Symptoms of Autism: Girls vs. Women


Understanding the symptoms of autism is challenging. No two people are the same and that means autism spectrum disorder will impact them differently. Though most people on the spectrum experience different symptoms, there are some generalities that seem to hold true, especially when looking at the symptoms experienced by girls as opposed to those experienced by boys. Here’s what you need to know.

Girls Often Exhibit Social Challenges Later On

Boys with autism often show difficulty interacting with others early on in their lives. But girls don’t. They can often interact with their peers and manage social situations with relative ease through childhood. It’s only in adolescence where societal pressures change that the difference really becomes more pronounced.

Girls Have Broader Interests

One of the most common symptoms of autism is the tendency to fixate on a single topic almost to the point of obsession. But this is far more common for boys than it is for girls. Girls, especially when they’re young, tend to have broader interests. This can make it easier for them to interact with their peers and participate in group activities that boys may find challenging.

Girls Are More Prone to Depression

Unfortunately, many girls and grown women with autism struggle with depression and mood disorders. This makes it important that parents and caregivers consult with an experienced team to help manage their symptoms throughout their lives. The sooner these issues get dealt with, the better girls will be able to cope with their symptoms.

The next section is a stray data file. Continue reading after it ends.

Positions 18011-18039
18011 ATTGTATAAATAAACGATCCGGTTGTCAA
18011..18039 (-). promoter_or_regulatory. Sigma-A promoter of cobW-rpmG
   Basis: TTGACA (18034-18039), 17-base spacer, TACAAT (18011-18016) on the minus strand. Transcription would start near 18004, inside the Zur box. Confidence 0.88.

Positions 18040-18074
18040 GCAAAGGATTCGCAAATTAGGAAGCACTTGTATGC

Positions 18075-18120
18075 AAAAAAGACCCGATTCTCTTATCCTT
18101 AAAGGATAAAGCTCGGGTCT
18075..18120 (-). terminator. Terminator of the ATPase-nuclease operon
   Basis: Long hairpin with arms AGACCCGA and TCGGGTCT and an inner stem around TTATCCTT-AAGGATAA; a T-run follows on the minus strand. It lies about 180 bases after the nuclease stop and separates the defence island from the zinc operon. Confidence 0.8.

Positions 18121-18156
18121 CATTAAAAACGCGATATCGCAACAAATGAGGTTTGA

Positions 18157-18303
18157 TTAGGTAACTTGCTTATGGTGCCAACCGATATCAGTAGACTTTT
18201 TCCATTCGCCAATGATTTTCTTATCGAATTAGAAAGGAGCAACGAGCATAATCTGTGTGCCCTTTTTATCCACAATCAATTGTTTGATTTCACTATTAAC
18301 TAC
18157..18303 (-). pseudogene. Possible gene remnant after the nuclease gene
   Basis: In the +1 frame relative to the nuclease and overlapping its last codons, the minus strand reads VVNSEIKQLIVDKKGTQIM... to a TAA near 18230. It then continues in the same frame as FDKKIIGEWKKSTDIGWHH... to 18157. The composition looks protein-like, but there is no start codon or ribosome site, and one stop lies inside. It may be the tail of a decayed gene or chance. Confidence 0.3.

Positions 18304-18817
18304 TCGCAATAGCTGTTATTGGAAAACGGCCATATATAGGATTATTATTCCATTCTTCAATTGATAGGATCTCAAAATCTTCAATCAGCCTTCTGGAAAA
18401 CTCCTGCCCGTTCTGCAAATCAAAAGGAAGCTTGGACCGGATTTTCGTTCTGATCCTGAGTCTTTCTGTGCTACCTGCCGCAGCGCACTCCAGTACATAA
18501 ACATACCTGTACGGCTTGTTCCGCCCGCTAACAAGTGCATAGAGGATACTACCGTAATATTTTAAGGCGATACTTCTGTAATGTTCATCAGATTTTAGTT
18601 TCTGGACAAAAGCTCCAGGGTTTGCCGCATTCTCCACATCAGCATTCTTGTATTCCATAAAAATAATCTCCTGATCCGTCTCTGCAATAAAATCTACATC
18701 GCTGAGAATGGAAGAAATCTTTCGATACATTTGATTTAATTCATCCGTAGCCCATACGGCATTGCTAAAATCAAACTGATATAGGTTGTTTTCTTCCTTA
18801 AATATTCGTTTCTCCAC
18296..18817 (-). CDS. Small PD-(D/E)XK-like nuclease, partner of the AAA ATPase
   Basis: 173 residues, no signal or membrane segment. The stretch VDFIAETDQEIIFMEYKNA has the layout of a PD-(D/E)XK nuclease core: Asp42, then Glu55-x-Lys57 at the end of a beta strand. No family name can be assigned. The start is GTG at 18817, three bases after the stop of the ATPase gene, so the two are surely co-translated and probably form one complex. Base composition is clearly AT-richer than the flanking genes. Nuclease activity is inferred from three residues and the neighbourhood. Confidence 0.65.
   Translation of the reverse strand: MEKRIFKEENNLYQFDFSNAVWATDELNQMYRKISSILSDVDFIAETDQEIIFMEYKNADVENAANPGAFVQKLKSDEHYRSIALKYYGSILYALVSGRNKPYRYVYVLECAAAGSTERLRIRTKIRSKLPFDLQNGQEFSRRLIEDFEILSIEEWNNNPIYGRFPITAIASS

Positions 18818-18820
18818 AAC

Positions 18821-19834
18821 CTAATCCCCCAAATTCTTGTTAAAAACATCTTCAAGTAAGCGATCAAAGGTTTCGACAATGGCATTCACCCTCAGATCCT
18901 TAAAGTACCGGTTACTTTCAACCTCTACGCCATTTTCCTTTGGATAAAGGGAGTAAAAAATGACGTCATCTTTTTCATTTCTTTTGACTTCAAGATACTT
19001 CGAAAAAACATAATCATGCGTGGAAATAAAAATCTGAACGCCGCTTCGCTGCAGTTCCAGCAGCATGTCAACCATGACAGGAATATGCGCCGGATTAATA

Girls Are Less Likely to Strike Out

In cases of severe autism spectrum disorder, some individuals become overly physical. This means lashing out when something bothers them or growing violent because they can’t control their emotions. Girls seem to experience this less frequently.

Girls Can Focus More in Standard Settings

For many boys, staying focused on tasks when there are other stimuli and activity happening around them can be tough. Many girls with autism are still able to focus without having to deal with the same levels of distraction as their male peers. This helps them do better in traditional academic settings.

Girls Are More Likely to Understand Non-Verbal Cues

Non-verbal communication is difficult for most people with autism. But it’s almost always more difficult for boys. Girls tend to respond to and better understand non-verbal cues. This means if you point at something or glance in a particular direction, they’re more likely to know what you’re doing and why.

Every Person is Different

These are generalizations and the symptoms of autism your friend, daughter, or sister experiences may be different. Autism is different for every person and there may be symptoms those you know show that aren’t on this list or even on the internet.

Contact Us to Learn More

If you’re worried that your child may be on the spectrum, don’t wait. Schedule a consultation and let our staff help. The sooner you can learn about the diagnosis and develop strategies to help your loved one cope with the stresses they face, the better off they’ll be. Contact us today to schedule an appointment.